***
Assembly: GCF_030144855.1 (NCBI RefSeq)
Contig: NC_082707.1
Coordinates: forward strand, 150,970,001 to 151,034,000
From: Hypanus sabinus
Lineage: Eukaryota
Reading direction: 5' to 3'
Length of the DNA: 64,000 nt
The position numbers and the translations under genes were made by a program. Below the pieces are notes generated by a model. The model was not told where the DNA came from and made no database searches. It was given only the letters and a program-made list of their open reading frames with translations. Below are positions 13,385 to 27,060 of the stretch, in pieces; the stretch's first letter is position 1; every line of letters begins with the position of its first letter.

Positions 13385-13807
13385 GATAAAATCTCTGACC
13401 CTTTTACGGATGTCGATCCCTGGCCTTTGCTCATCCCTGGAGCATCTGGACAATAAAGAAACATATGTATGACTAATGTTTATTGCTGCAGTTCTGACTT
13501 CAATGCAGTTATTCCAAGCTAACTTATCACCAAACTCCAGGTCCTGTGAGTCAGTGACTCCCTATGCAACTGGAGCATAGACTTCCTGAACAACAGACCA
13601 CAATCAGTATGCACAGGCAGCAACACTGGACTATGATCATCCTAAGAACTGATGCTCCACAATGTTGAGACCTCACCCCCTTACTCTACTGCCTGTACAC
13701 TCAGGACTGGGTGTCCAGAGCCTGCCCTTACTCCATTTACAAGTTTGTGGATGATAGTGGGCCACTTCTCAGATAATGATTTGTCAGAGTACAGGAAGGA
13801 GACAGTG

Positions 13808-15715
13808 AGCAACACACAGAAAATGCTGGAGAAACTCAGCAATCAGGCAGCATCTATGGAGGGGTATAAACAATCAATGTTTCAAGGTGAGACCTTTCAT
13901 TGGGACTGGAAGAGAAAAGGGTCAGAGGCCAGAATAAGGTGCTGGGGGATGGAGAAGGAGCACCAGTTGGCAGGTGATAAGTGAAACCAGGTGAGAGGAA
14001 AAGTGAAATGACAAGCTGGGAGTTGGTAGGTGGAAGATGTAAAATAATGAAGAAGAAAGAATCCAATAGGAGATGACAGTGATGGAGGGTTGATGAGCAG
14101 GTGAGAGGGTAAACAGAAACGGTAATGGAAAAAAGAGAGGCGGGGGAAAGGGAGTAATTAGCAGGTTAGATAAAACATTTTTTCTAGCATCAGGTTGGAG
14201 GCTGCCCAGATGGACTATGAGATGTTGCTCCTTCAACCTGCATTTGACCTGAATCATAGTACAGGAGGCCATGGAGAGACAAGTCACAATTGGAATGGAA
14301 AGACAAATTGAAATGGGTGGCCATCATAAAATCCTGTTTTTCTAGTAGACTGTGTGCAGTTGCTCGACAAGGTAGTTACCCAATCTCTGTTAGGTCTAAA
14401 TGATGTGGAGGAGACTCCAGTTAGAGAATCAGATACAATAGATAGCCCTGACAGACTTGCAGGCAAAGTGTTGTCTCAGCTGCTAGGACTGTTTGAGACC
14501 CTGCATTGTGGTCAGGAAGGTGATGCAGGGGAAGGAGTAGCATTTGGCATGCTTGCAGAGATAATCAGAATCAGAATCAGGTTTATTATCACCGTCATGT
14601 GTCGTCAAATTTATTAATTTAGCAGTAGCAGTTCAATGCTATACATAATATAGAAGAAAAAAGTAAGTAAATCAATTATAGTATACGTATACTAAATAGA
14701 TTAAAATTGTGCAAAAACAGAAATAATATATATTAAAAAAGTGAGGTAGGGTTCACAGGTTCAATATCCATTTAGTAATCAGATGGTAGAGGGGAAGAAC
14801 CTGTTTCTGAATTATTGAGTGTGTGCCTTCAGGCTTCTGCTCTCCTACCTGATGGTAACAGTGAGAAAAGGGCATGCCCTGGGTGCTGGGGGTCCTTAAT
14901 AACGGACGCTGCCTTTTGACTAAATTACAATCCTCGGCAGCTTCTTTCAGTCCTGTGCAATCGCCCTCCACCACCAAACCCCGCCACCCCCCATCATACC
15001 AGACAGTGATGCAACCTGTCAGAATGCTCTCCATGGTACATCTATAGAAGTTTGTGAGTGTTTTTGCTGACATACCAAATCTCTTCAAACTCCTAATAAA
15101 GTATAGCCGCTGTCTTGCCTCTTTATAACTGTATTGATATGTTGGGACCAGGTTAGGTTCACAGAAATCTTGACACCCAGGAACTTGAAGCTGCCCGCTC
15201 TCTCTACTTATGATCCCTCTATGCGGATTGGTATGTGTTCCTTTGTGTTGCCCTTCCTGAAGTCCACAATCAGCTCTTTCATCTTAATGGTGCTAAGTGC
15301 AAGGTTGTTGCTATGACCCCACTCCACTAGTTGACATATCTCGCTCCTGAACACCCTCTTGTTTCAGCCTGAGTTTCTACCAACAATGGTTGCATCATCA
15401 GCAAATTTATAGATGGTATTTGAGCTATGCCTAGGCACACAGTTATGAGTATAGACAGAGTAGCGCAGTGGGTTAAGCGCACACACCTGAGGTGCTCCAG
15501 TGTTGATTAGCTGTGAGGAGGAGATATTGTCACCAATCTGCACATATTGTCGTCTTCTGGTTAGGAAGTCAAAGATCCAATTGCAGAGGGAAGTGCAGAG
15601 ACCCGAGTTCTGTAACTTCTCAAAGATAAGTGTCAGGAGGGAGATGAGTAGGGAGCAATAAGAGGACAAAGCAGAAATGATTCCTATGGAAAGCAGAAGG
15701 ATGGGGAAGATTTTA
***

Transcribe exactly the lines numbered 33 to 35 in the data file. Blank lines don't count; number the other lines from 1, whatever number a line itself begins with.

15401 GCAAATTTATAGATGGTATTTGAGCTATGCCTAGGCACACAGTTATGAGTATAGACAGAGTAGCGCAGTGGGTTAAGCGCACACACCTGAGGTGCTCCAG
15501 TGTTGATTAGCTGTGAGGAGGAGATATTGTCACCAATCTGCACATATTGTCGTCTTCTGGTTAGGAAGTCAAAGATCCAATTGCAGAGGGAAGTGCAGAG
15601 ACCCGAGTTCTGTAACTTCTCAAAGATAAGTGTCAGGAGGGAGATGAGTAGGGAGCAATAAGAGGACAAAGCAGAAATGATTCCTATGGAAAGCAGAAGG